Kia has a very decent reputation for reliability, backed up by results in independent studies. The brand came seventh of all major manufactures in the 2019 JD Power UK Vehicle Dependability Study, and seventh again in the 2020 What Car? Reliability Survey.
The Niro specifically has a slightly less stellar - but still very good - record. It came second of 75 cars in the 2018 Driver Power owner survey, and fourth in 2020, but only ninth in the 2019 What Car? Reliability Survey of hybrid and electric cars.
Kia excels when it comes to new car warranties, and the Niro comes with a seven-year, 100,000-mile warranty, which is better than any rival.
Issues to watch out for include a stutter or jerk on PHEVs when moving away from standstill. Most of these issues seem to affect North American owners, although we have seen a few UK owners report the same issue, with no obvious fix. As with any used car, make sure you conduct a thorough test drive, ideally starting with a cold engine.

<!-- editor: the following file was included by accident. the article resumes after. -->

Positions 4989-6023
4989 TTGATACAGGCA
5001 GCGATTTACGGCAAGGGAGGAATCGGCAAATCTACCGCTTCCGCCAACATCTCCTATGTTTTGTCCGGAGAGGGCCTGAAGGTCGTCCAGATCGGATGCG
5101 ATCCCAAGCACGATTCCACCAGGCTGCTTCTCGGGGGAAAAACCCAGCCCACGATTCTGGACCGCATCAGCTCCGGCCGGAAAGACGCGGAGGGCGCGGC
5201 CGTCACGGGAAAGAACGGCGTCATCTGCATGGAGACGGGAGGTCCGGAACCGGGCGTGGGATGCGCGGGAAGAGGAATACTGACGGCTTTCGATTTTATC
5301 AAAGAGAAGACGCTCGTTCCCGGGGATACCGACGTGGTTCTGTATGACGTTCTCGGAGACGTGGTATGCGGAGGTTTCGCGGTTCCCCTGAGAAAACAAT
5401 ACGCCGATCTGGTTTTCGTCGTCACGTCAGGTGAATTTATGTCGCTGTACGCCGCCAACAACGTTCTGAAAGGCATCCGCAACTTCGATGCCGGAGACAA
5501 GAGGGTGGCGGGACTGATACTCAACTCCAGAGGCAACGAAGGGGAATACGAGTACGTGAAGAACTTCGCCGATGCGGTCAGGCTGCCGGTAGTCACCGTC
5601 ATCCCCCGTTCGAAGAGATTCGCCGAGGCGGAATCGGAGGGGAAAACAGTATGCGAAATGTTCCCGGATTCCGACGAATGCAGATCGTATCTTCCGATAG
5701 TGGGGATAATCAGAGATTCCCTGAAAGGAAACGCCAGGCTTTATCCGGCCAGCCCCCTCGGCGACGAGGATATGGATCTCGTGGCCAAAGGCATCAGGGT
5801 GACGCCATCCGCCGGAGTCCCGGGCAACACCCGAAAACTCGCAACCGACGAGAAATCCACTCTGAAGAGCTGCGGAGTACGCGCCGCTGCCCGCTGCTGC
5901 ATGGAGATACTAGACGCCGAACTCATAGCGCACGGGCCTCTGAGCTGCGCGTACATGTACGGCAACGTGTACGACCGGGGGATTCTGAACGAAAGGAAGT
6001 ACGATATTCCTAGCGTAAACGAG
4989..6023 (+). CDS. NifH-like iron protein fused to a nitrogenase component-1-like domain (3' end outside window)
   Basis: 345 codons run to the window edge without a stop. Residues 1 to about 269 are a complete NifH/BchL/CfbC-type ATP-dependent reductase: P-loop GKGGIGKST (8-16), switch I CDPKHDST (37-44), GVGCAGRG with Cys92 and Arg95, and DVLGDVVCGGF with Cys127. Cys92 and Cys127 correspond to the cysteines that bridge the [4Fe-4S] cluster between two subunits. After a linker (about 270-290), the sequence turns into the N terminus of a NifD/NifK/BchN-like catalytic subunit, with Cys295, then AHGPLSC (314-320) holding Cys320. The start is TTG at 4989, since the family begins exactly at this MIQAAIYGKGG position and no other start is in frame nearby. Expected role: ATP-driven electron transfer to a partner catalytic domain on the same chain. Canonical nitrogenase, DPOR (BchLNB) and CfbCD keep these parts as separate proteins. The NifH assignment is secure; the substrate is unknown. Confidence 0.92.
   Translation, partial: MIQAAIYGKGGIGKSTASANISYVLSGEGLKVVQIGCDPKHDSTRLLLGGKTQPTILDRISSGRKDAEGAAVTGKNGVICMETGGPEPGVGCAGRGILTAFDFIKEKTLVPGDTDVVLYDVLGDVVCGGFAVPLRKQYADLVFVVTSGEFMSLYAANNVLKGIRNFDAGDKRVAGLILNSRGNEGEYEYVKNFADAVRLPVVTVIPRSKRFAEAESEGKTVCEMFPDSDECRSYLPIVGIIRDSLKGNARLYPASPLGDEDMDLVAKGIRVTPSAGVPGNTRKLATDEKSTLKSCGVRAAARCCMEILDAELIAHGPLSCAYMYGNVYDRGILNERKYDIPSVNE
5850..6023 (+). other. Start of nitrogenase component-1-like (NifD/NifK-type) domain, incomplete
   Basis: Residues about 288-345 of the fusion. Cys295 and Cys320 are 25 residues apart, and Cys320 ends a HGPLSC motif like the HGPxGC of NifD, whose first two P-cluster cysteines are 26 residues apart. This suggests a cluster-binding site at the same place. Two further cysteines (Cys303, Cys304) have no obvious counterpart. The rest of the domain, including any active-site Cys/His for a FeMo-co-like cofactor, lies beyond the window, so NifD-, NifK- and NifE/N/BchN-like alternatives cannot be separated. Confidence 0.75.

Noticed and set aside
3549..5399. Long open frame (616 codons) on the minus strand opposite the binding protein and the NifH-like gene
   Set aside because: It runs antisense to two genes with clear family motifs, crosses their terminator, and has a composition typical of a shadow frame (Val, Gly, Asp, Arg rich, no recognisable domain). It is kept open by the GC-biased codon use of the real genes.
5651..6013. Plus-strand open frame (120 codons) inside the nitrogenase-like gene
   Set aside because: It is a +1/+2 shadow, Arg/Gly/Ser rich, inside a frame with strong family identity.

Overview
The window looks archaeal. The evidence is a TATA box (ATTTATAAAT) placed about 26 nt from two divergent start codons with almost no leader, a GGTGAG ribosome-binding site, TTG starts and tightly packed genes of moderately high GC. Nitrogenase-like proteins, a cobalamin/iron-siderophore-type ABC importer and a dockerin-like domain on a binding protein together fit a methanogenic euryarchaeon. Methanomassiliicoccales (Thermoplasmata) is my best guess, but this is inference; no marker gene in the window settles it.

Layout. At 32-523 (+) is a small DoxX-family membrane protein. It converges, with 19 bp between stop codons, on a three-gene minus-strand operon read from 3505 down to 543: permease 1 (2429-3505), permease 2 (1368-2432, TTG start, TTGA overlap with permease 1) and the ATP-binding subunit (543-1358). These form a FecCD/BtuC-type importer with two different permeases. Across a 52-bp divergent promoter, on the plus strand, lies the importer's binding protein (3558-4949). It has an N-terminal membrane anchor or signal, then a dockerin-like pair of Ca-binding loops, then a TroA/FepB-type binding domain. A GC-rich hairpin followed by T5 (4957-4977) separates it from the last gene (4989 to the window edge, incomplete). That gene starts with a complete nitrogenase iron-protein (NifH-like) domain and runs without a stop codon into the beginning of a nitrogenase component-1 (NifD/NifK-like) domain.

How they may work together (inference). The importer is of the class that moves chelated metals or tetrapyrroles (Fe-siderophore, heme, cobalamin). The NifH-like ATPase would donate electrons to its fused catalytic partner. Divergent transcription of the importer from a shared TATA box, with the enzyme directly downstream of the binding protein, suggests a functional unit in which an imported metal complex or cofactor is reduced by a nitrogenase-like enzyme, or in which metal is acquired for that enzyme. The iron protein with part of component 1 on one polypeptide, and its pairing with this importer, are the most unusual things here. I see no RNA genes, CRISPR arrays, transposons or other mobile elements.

There have been a couple of recalls issued in the Niro. One was to fix an issue of heat build up in a power relay assembly, while the other was to fix burrs in the clutch actuator housing, which could damage the oil seal. Any affected cars should have been fixed by now, but it’s worth checking with any Kia dealer to see if the car you’re looking at was affected.
The CarGurus Verdict
As an electric car, the e-Niro is really one to consider, but the hybrid versions are less spectacular. They’re not particularly bad in themselves, but they’re competing with a lot of rival cars that are better to drive, more spacious, more stylish and more comfortable. If you’re after a PHEV then the Niro’s neat trick of acting like a normal hybrid when you’re low on charge could be enough to convince you, and we doubt any owners will end up grumbling at the Niro experience. There are better options on the market for most tastes and requirements, but many will be tempted by the Niro’s excellent reputation for reliability and its fantastic seven-year warranty.